1 MODULE MULTIPLE SLEEP LATENCY TEST AND MAINTENANCE OF WAKEFULNESS TEST (MWT)
2 MULTIPLE SLEEP LATENCY TEST AND MAINTENANCE OF WAKEFULNESS TEST (MWT) OBJECTIVES: At the end of this module the student must be able to: Know the appropriate indications, normative values and protocols for MSLT/MWT Perform MSLT/MWT Generate an MSLT/MWT report
3 OBJECTIVES: To assess and diagnose disorders of excessive daytime somnolence. The MSLT must be performed immediately following polysomnography recorded during the individual s major sleep period.
4 INDICATIONS: MSLT is indicated to rule out: Sleep Apnea Movement Disorders Circadian Rhythm Disorders Insufficient/Poor Sleep Other sleep disorders
5 PROCEDURE: This is a series of four to five opportunities for the patient to sleep at a 2 hour interval each nap. The first nap should start 1.5 to 3 hours after awakening the patient from the polysomnogram. The morning after the polysomnogram, the technician is to remove the following: Leg leads Respiratory belts Intercostal EMGs Thermocouple Oximeter Watch/Alarm clock (if applicable)
6 PROCEDURE: (cont d) The patient is to change into their daytime clothes. Patient should be informed to bring buttoned down pajama tops and buttoned down t-shirts so as not to cause any damage to the electrodes already in place. It is important that the technician NOT wake the patient out of the last REM period of the night because the patient may experience a REM rebound on Nap #1. Patients should be asked if they need to go to the bathroom prior to the start of each nap opportunity.
7 Conventional Montage The montage should entail the following: 2 EEG leads (a Central and an Occipital) 2 Referential leads (M1 and M2) 2-4 EOG leads (ROC/M1, LOC/M2 and optional RUE/M1, RLE/M1) 3 EMG leads (mentalis and 2 submentalis) EKG leads The purpose of the Right Upper Eye and Right Lower Eye is to pick up more questionable Rapid Eye Movements
8 Contraindications The use of the MSLT to support a diagnosis of Narcolepsy is suspected if TST on the prior night sleep is less than 6 hours. The test should not be performed after a split-night study. Sleep logs may be acquired for one week prior to the MSLT to assess sleep-wake schedules (sleep hygiene)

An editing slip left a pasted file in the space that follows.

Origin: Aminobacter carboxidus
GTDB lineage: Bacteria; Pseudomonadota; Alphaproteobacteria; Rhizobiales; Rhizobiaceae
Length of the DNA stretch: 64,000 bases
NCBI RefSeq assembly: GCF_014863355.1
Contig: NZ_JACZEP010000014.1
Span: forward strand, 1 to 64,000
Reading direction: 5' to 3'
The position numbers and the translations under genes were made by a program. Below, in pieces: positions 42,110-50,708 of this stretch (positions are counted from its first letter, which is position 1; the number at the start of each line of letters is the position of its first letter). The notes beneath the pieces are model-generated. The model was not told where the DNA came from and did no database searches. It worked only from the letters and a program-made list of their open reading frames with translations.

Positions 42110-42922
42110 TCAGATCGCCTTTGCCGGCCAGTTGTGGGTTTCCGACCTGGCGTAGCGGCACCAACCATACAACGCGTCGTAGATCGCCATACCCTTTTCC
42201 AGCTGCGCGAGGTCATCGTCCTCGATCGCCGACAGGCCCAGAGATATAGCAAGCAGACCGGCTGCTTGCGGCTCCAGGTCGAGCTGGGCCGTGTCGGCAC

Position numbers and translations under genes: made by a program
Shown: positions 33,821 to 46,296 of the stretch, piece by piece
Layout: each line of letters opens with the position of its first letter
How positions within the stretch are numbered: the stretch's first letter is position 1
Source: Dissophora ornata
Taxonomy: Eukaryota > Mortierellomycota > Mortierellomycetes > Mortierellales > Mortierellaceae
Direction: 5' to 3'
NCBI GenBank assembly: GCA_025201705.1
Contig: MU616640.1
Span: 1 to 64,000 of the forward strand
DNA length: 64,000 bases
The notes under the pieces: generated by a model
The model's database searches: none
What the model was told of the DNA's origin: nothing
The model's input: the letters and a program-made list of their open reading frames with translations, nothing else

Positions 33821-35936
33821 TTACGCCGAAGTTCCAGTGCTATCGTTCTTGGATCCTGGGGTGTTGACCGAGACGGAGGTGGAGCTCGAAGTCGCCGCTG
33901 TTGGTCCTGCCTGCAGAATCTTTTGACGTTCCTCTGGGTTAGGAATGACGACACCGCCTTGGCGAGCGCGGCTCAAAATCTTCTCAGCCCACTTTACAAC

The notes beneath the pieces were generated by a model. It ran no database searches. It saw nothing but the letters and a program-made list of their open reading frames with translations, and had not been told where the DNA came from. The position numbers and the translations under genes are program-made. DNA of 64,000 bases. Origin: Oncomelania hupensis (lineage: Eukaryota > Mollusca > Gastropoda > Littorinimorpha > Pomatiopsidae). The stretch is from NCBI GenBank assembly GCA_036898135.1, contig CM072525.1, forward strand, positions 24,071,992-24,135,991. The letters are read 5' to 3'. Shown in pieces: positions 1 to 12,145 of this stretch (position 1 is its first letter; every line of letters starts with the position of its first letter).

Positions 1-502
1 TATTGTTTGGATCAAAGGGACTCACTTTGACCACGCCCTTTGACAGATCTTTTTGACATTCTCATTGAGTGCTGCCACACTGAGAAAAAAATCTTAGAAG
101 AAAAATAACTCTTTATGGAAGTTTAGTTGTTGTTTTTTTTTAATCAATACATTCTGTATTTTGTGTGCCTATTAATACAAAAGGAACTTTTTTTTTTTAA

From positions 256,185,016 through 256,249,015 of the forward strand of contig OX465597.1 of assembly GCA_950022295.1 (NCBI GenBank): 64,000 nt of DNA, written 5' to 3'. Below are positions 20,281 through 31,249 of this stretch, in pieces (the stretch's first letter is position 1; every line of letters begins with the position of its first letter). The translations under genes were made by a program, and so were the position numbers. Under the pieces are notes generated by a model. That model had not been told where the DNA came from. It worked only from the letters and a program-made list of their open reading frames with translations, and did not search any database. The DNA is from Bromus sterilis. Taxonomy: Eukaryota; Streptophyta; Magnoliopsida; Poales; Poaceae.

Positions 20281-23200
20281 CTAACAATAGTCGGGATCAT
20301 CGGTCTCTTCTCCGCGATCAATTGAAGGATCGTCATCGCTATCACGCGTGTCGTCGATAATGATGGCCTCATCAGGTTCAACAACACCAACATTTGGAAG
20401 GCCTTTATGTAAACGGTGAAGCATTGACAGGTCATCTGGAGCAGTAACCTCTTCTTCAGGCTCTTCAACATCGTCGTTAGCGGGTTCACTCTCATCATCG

9 Standardization Sleep rooms should be quiet and dark during testing. Room temperature should be set based on patient s comfort level. Smoking should be stopped at least 30 minutes prior to each nap opportunity. Vigorous physical activity should be avoided during the day and any stimulating activities by the patient should end at least 15 minutes prior to each nap opportunity. Patients must abstain from any caffeinated beverages and avoid unusual exposures to bright sunlight.
10 Standardization (cont d) A light breakfast is recommended at least 1 hour prior to the first nap. A light lunch is recommended immediately after the termination of the second nap.
11 Medications Stimulants, stimulant-like medications, and REM suppressing medications should be ideally stopped 2 weeks before the MSLT. Use of the patient s other usual medications (antihypertensives, insulin, etc.) should be thoughtfully planned by the sleep clinician before MSLT testing so that undesired influences by stimulating or sedating properties of medications are minimized. Sleep technologists who perform the MSLT should be experienced in conducting the test.
12 Patient Calibrations: The Patient Calibrations should be performed prior to commencing each nap. This is done to ensure the integrity of the electrodes and to correct any problems that may have occurred in between naps. Impedances should always be checked prior to each nap as well. Mr./Ms. please keep your eyes open for approximately 30 seconds. (note: Eyes Open)
13 Patient Calibrations: (cont d) Without moving your head, using only your eyes, please look to the Right, Left, Right, Left. (note: Look Right-Left-Right-Left) Again, without moving your head, using only your eyes, please look up towards your forehead, now down towards your feet, look back up again and back down (note: Look Up-Down) Now slowly and distinctly, please blink your eyes five times. (note: Blink x5) Grit your teeth and relax. (note: Grit teeth) Now close your eyes for approximately 30 seconds and I ll be in shortly. (note: Eyes closed)